Bluescape is launching its cloud-based visual collaboration work space today in an effort to get people to change the way they work.
Bluespace allows people in different offices to access a single, shared whiteboard where they can write anything down or share visual assets for anyone else in the group to see.
“There is a white space in the market for large-scale visualization,” said Demian Entrekin, chief technology officer at San Carlos, Calif.-based Bluescape, in an interview with VentureBeat. “We’ve been working on it for two years and are pretty excited about it.”
Bluescape lets subscribers share these virtual whiteboards and store as many as 160 acres of shared workspace. Users can access these workspaces through a giant multi-touch display wall, like the one pictured above, or a desktop PC browser or mobile device.
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The service is aimed at getting rid of work silos or departments that can’t work together because they can’t share the same software or workflows. Existing collaboration technologies require users to toggle between different screens, people, and applications. Bluescape’s shared space is real-time and interactive. Its purpose is to enable companies to visualize ideas and finish projects faster. Customers are already using the service in manufacturing, design, architecture, and automotive industries. They use it for product development, content management, and strategic planning.
“Bluescape offers tremendous potential to enhance productivity during meetings, making them rich and contextual,” said Russ Drinker, managing principal at Bluescape customer HOK. “We aim to significantly increase efficiency by saving 50 percent more time before and after meetings, in prep work, and recapping. Also, the cloud-based aspect of Bluescape allows us to make updates and revisions on the fly from any device, anywhere, anytime.”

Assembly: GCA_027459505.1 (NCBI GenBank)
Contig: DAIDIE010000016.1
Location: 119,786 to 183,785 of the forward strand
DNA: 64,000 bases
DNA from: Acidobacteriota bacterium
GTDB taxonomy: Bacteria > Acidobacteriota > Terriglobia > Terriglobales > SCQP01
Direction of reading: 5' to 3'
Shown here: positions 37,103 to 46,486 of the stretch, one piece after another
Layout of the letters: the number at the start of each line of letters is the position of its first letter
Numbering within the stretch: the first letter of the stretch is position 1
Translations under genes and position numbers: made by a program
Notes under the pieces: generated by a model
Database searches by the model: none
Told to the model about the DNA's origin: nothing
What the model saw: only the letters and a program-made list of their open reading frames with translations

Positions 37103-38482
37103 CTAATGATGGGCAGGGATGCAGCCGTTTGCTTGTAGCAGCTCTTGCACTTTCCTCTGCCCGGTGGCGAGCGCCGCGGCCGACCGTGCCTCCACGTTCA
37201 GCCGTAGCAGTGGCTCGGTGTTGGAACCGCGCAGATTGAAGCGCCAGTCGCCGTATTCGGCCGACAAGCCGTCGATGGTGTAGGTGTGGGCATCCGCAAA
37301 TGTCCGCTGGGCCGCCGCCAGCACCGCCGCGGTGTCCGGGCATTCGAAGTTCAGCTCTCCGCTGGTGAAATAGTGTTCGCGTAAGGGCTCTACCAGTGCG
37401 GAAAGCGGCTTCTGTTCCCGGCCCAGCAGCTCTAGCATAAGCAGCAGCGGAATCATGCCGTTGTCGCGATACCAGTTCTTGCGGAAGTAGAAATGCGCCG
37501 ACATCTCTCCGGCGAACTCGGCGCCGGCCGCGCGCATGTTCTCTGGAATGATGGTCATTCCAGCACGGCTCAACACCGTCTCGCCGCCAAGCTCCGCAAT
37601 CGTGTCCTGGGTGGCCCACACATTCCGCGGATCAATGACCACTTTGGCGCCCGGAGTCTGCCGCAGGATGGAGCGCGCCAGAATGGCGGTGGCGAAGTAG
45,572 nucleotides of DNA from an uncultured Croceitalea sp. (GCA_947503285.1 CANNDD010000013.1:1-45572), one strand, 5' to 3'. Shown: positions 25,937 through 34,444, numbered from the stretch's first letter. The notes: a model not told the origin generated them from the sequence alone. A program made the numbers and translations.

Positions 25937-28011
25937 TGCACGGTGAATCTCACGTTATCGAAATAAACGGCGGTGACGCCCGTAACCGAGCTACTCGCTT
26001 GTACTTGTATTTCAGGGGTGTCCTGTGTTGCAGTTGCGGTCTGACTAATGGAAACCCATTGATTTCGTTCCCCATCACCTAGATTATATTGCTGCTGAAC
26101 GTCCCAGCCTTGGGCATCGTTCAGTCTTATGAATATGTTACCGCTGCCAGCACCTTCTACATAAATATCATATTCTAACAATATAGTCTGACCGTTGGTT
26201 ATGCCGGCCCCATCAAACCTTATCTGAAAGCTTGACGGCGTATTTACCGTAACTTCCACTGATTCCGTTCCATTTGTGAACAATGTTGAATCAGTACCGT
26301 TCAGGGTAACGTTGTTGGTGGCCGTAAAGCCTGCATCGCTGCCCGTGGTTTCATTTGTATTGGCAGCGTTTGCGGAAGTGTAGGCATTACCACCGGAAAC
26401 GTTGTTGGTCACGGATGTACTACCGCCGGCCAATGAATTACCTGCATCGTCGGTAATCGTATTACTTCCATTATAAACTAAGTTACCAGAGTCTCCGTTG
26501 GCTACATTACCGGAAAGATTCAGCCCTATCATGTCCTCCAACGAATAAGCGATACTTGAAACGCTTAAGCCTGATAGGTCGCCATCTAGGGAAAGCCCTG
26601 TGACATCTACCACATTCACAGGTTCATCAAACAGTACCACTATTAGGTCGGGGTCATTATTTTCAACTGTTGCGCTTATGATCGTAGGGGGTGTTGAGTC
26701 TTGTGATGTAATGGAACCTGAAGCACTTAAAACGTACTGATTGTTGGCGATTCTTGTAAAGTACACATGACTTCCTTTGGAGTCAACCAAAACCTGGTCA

Any number of users can access Bluescape via apps on iOS or other platforms. If used on a multi-touch wall, the workspace can detect touch fingers on an 82-inch touchscreen, or 15 to 20 tiled screens that are all connected.
“You can pan around, zoom in, or zoom out,” Entrekin said. “We believe there is a lot of desire for content-centric communication, where you can talk about something and it is all there right in front of you.”
Bluescape charges based on how much you store in the workspace. It charges $10 a month for 3 gigabytes across two workspaces and three contributors; $30 a month for 15 gigabytes across eight workspaces and 10 contributors; and $70 a month for 75 gigabytes across 20 workspaces and 30 contributors.
“Our vision is to deliver the technology that reflects the way our customers want to work together,” said Scott Poulton, chief executive officer at Bluescape. “By seeing the whole picture, they can identify patterns, make deeper and more meaningful connections, and bring complex projects to market faster. Bluescape is transforming business by paving a clearer path for ideation, innovation, and business growth.”
Competitors include Microsoft’s Perceptive Pixel, Oblong Industries, and Hewlett-Packard.
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